Nick and his partner Al stage a payroll holdup. Al is shot and Nick kills a policeman. Nick hides out at a public pool, where he meets Peg Dobbs. They go back to her apartment and he forces her family to hide him from the police manhunt.
A vicious cop kills a bookie's runner and steals $25,000 from the corpse. He then frames everyone in sight in order to keep the money to buy a new home for his would-be lounge singer girlfriend.Written by
When Noland shows Patty the new model house, the sign out front says "Castle Heights Tract Homes". Castle Heights is an actual Los Angeles neighborhood where such homes were being built at the time. It is situated between Chevoit Hills, Beverlywood and the Santa Monica Freeway. See more »
In the beginning of the film, when the police have been called to the scene of the shooting, a traveling shot of a responding police car shows a black and white car--no lettering saying "Police", or a city logo, or badge, or anything; just a plain black and white four-door sedan. However, when it pulls into the alley next to the crime scene and the driver gets out, the word "POLICE" in large black lettering can be seen on the door. See more »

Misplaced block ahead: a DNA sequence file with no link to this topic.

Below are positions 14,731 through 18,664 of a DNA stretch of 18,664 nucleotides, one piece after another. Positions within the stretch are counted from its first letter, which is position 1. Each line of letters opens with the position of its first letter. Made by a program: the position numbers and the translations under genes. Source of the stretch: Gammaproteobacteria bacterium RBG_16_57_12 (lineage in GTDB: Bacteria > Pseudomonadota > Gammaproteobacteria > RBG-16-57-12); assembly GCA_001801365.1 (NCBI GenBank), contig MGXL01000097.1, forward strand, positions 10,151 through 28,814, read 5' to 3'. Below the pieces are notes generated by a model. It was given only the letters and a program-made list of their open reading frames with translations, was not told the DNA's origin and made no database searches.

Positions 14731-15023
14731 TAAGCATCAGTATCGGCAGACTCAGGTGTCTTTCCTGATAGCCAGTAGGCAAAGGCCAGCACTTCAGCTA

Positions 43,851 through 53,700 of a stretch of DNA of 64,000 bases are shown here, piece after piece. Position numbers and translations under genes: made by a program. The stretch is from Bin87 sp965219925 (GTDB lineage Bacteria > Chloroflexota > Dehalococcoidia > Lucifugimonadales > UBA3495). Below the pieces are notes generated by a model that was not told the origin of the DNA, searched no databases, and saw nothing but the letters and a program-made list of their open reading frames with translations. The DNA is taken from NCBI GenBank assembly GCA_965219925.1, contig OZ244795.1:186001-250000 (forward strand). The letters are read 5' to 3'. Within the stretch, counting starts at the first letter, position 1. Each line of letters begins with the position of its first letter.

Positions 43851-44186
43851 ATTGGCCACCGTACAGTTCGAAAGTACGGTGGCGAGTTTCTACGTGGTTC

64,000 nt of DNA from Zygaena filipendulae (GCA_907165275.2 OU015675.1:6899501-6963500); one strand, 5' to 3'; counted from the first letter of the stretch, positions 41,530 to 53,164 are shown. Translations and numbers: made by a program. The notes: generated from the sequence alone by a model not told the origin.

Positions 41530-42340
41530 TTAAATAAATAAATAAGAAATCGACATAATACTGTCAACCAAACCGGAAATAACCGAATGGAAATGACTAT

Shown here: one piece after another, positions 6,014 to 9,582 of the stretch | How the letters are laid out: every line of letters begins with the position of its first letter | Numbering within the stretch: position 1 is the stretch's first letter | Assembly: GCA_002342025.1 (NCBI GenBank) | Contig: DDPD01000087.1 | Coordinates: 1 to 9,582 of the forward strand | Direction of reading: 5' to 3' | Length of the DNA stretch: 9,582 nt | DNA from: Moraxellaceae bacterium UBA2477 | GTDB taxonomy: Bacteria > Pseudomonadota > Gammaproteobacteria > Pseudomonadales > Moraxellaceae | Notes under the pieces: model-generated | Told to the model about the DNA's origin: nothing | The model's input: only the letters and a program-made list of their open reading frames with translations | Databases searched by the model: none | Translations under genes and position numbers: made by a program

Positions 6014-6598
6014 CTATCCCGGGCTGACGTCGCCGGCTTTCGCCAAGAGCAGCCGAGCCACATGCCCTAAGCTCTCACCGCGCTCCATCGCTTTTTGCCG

The poor police detectives that populated the film noirs of the early 1950s. Their suits were rumpled and they lived on whatever pittance the departments paid them. Edmond O'Brien pretty much owns the stereotype in Shield For Murder, which he also co-directed, a film that takes "hard-hitting" to new heights of violence, most notably in a scene where he pistol-whips the holy crap out Claude Aikens, who plays an enforcer for the local underground crime boss. O'Brien's character had either gradually gotten fed up with his lousy pay or was always on the take, but either way, his murder of a numbers runner and "liberation" of the $25,000 he was carrying, opens this film onto a unique level of tawdry bleakness only made possible by the lesser studios, like the one from which this highly recommended film emerged. Ostensibly, what drives O'Brien's character is a desire to provide the kind of life his girlfriend (Marla English) deserves, a nicely appointed and totally furnished tract house in the suburbs. John Agar, O'Brien's honest partner on the detective division, seems to gradually move in on Marla, coinciding with O'Brien's descent into violent desperation, capped off by a few drinks in a spaghetti bar where he meets incredible looking Carolyn Jones. Everything builds up, well-paced to the end.
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